Modelling Ground Temperatures for the Climate Model LPJmL4

by Julia Niebsch

Climate models are used to make predictions about the future development of the climate. These models use a variety of factors like aerial CO2 levels, sea temperatures and forestation to determine possible outcomes of the ongoing climate crisis. These physical and chemical processes can be described through mathematical models.

One aspect that plays an important part in climate models is the temperature of the ground. Depending on the temperature of the ground, different species of plants can grow on the soil, so a change in temperature can drastically change the vegetation of a region. But the truly catastrophic effect that a rise in ground temperatures has on the climate reveals itself in permafrost regions. Permafrost is frozen soil that remains frozen for a long period of time – though there is no real consensus on what constitutes a long period of time. When ground temperatures rise the frozen soil slowly begins to thaw. Most permafrost regions came into existence tens of thousands of years ago and in the formation process deceased animals and other organic matter got locked up in the ice. This makes permafrost soil a massive storage of methane and carbon dioxide. Once the permafrost is melted, bacteria will begin to decompose the organic matter, releasing all the stored carbon dioxide and methane into the atmosphere. The released gases then contribute to the greenhouse effect, causing temperatures to rise further.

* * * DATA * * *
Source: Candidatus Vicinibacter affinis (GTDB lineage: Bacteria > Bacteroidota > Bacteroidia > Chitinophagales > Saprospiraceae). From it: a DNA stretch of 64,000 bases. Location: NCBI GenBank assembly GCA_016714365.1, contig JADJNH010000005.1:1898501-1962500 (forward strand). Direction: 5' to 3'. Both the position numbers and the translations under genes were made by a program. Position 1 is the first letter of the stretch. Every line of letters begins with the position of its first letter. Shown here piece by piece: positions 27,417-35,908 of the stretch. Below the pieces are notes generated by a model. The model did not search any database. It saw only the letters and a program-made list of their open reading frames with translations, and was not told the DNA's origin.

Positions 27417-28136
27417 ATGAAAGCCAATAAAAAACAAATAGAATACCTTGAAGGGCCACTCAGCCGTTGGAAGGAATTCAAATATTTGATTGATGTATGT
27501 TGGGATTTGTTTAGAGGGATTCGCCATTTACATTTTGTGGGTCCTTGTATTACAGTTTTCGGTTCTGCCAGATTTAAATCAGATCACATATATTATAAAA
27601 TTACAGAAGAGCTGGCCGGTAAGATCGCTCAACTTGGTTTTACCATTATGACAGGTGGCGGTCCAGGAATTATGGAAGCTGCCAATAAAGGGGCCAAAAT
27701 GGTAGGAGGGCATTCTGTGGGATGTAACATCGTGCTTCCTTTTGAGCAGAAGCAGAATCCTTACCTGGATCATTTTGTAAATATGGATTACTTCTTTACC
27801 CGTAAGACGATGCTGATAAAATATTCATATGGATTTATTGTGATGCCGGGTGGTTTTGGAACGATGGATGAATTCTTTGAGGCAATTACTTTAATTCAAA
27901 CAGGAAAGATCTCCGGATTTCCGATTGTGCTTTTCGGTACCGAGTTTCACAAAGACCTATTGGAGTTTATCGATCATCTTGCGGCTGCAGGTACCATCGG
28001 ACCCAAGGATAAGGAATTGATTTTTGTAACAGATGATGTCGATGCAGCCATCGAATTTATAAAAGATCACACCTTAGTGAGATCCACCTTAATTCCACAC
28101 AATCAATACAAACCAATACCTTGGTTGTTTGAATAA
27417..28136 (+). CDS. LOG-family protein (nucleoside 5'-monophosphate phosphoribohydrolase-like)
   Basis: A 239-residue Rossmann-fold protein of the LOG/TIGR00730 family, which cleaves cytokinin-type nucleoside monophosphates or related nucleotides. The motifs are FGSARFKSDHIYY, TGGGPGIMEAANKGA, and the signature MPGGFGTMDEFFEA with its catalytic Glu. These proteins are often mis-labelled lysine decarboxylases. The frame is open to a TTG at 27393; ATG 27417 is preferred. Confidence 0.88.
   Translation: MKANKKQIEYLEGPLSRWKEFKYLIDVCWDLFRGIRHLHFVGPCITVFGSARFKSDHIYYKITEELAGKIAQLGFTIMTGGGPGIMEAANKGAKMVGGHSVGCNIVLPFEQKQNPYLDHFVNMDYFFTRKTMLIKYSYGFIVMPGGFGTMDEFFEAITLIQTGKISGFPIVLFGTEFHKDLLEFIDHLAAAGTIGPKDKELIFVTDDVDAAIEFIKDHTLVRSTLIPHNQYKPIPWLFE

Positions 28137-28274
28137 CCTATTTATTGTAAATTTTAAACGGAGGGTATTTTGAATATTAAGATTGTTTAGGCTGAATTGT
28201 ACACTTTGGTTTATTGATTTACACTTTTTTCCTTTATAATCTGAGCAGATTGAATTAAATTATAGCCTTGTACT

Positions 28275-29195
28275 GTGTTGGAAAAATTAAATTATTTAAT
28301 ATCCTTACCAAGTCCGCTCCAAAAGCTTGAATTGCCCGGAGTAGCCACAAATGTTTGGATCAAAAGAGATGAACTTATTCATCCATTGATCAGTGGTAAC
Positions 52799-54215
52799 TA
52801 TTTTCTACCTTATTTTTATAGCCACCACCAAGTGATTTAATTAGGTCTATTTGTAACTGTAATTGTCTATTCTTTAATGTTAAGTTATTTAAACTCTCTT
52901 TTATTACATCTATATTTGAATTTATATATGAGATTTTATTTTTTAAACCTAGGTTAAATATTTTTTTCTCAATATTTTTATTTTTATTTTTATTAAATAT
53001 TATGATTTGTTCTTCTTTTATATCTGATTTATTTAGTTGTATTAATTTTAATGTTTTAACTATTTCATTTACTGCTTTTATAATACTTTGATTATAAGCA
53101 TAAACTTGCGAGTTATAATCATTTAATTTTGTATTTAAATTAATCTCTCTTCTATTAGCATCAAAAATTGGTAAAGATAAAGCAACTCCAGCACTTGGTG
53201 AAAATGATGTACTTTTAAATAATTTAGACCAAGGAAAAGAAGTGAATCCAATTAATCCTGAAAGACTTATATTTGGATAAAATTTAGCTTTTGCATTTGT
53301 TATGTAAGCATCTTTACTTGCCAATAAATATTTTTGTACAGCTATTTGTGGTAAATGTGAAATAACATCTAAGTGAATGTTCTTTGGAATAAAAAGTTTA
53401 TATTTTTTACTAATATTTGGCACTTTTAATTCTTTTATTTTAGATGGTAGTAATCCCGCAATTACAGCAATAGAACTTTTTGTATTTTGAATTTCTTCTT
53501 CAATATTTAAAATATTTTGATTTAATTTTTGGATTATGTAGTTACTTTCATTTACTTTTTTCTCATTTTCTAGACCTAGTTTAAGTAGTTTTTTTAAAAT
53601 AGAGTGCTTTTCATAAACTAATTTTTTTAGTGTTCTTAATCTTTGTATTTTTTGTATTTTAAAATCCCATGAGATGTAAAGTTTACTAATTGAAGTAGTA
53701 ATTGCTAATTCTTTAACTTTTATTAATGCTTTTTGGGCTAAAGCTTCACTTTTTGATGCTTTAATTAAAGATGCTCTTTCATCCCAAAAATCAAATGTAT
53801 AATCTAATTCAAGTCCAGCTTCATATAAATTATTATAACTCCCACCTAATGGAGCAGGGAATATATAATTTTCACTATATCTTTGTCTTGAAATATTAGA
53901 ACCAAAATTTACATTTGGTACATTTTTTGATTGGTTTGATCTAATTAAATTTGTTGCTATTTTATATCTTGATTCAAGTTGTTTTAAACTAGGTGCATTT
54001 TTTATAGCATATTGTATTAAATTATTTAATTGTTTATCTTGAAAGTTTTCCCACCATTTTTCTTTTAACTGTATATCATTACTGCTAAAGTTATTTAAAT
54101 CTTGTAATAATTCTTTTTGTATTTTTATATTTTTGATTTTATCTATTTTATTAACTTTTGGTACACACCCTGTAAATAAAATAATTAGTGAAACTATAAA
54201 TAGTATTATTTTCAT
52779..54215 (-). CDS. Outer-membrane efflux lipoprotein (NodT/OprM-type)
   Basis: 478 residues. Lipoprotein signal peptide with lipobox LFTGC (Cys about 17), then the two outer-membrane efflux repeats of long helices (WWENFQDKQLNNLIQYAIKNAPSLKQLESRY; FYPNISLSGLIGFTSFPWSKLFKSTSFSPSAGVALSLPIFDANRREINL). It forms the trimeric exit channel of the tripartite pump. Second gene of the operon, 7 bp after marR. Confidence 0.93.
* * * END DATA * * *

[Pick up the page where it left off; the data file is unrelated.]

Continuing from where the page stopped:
The effect that the melting of permafrost has on the climate makes it necessary to properly model the temperature of the ground. For the past couple of months, I have been working on optimizing the modelling of ground temperatures for the climate model LPJmL4.  The main idea is to solve the linear 1-dimensional heat equation numerically through a finite-element method. The 3-dimensional heat equation would paint a more accurate picture, but only modelling the temperature for the depth of the soil simplifies the calculations and describes the process well enough. To make the model more accurate, I had to consider several factors. Initially I assumed that the boundary condition at the surface of the soil to be a Dirichlet boundary condition. But if we have an air temperature of 10°C, using a Dirichlet condition would be equivalent to holding a 10°C heat source directly to the surface of the ground. The heat exchange between air and soil is slower than that, and using a Robin boundary condition describes this heat exchange more accurately. Another crucial physical property to consider is latent heat. As I already mentioned, the modelling of the temperature is especially interesting in permafrost regions where ice thaws and freezes again. During the process of thawing, the temperature of the ice does not change as all the energy is used for thawing. This idea can be implemented into the model by using an enthalpy method. This means that instead of modelling the temperature of the soil, I model the enthalpy which already includes the effects of thawing. However, for the enthalpy method the differential equation is no longer linear. This makes the process of finding the numerical solution slightly more involved. While doing all of these model adjustments, it is important to remember that the calculation process cannot take too long. Running an entire climate model often requires thousands of calculations and if the calculations of the individual programmes are not quick enough, the model might take an eternity to finally tell us that – despite what some politicians might say – the climate does indeed change for the worse.